2017-01-13 / Letters

Town should take steps and file as intervenor

To the editor:

The selectmen are currently taking steps to become more involved in the Mousam River hydro/dam issue as a result of the overwhelming referendum results. One of the steps they’ve taken is to invite the Kennebunk Light and Power trustees to a meeting on Jan. 17.

The new town manager, Mike Pardue, has indicated that he has already begun “working to come up with an approach that might be able to identify how to effectively address the dams and how, as a community, we will go forward.” The selectmen are rightly concerned regarding any cost implications to the town depending upon the direction they take on the dams.

At this time, however, with the March 2017 filing deadline less than three months away, it is not critical to focus on developing related costs to alternatives.

Consider that the KLPD has taken in excess of three years to develop the numbers presented in their Wright-Pierce report.

It is unreasonable to expect that the selectmen can develop any accurate costs between now and the required March 2017 KLPD licensing/delicensing filing with FERC.

What can the selectmen do?

Take steps right now to identify the town of Kennebunk as a FERC intervenor. As an official intervenor in the FERC filing, this allows the town to become a stakeholder, with legal rights, in the FERC decision making process.

The town can then utilize the five-year timeframe until 2022 to develop alternatives to dam removal, assess potential liabilities and associated costs;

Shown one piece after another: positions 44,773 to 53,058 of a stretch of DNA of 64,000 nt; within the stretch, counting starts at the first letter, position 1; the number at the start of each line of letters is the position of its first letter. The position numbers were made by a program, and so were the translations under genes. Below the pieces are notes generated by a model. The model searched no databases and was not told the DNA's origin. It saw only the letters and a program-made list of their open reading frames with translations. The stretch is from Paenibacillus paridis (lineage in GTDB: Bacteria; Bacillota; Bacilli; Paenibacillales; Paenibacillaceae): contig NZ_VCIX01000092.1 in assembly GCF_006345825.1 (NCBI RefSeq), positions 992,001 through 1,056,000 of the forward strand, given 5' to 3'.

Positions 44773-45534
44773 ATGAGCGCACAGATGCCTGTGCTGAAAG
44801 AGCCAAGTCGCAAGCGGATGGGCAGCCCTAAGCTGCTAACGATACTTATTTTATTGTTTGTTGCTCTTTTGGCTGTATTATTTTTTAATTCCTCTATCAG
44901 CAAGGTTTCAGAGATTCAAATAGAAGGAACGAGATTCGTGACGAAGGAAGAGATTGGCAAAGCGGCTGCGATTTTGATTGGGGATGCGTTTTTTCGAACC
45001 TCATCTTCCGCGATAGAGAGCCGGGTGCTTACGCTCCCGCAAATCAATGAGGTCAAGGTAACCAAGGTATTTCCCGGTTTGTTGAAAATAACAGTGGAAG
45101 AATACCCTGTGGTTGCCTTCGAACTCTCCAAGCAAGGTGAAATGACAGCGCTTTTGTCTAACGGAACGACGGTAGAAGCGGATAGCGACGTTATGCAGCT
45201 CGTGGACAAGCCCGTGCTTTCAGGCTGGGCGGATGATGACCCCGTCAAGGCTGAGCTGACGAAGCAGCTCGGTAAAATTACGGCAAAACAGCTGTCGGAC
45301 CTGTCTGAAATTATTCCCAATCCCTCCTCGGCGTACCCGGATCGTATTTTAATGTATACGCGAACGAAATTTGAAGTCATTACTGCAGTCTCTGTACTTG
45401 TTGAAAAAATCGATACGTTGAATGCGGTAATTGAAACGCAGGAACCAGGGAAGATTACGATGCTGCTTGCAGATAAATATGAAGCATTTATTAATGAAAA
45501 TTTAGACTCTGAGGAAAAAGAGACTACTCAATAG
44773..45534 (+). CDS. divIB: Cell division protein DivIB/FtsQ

Don’t rely on input from just the KLPD and the Wright-Pierce report. As we now know, many of the cost projections in the report are based upon significant assumptions that will require extensive refinement, utilizing yet-to-be-performed detailed studies and analysis; and reach out to untapped community, town, state, and federal resources for input in this important process.

For example, the National Park Service, in a letter to KLPD more than a year ago, offered their technical assistance in the FERC hydro-licensing process as well as “specific expertise on recreational, public access, cultural/historic and aesthetic issues” concerning the dams. Other groups have offered assistance as well.

Town of Kennebunk, file as an intervenor now.

Chauncey and Lois C. Copeland

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